New Delhi, Aug 26 (IANS) The upcoming Monsoon Session of Parliament is likely to begin from September 14 in which 18 sittings are expected in each of the two Houses that would conduct their proceedings without any off day.
Though there was no official communication from the government or Parliament, officials privy to the development told IANS “there will be 18 sittings and September 14 is the date when both Lok Sabha and Rajya Sabha would commence after a gap of six months”.
The upcoming Monsoon Session will see Parliament assembling for the first time after the lockdown imposed across the country due to the Covid-19 pandemic.
The Budget Session had ended on March 23, and the maximum six-month gap between two sessions, as mandated by the Constitution, ends on September 22.
An official, requesting anonymity, said that Parliament is likely to run from September 14 to October 1 and the House proceedings would take place on Saturday and Sunday also.
There would be two Saturdays and Sundays between September 14 and October 1.
As per the official, the Lok Sabha would function from 9 a.m. to 1 p.m. while Rajya Sabha proceedings would take place between 3 p.m. and 7 p.m.
Parliamentarians will not be allowed to return to their constituencies during the session unlike the previous years’ trend when most of them used to leave the national capital on Friday and return on Monday.
The purpose is to avoid the spread of Covid-19 which has infected over 31 lakh people across the country so far and killed 58,390.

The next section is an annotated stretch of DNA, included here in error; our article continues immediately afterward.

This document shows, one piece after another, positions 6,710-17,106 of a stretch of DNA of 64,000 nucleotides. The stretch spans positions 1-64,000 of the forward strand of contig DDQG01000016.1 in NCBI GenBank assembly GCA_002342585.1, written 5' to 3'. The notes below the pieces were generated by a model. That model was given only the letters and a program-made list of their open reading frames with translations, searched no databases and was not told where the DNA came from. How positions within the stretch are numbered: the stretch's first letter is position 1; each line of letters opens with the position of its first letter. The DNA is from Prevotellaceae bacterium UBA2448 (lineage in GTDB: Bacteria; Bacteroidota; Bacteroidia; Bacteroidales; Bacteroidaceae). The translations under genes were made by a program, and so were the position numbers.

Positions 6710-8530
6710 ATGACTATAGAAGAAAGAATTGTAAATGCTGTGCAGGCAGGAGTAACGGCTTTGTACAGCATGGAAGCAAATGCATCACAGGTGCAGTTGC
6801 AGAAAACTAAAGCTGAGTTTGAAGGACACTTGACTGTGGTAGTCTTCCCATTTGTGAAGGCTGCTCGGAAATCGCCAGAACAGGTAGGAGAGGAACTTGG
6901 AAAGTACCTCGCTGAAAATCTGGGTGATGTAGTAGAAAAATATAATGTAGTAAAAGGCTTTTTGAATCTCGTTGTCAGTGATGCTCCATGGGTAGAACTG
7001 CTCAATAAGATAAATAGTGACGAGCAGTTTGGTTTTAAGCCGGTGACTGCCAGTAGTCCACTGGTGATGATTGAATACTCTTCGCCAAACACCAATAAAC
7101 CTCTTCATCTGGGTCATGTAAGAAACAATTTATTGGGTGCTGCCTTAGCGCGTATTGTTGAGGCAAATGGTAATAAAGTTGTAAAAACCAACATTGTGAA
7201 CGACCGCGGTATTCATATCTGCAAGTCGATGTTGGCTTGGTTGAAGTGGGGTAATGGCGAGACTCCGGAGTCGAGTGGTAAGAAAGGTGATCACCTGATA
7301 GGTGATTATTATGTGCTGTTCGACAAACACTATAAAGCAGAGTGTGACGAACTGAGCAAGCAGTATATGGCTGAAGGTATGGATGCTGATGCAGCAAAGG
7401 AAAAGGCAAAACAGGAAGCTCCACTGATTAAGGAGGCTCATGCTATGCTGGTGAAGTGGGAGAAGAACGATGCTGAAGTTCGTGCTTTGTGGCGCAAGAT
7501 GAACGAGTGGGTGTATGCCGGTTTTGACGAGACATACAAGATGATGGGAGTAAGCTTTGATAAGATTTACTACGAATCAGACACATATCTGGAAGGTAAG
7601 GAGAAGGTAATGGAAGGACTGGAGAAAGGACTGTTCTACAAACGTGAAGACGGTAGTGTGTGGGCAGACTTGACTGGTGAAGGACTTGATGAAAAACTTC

There are also proposals to install an ultraviolet irradiation system in the air-conditioning unit of the Rajya Sabha to kill germs and viruses.
Overall, the Monsoon Session is likely to be marked by several firsts and special measures, government sources said.
Four large (85 inches) display screens will be set up in the chambers and six smaller (40 inches) screens and audio consoles in the four galleries, as well as cables to transmit real-time audio-visual signals and communications consoles to enable members to participate in debates and discussions.
The government is learnt to have planned to clear 11 ordinances on priority amid the Opposition’s attempt to keep it on the back-foot over the Galwan Valley incident in which 20 Indian soldiers were killed.
Most of these 11 ordinances will lapse if not passed in the upcoming session of Parliament as the Winter Session will be held only in December.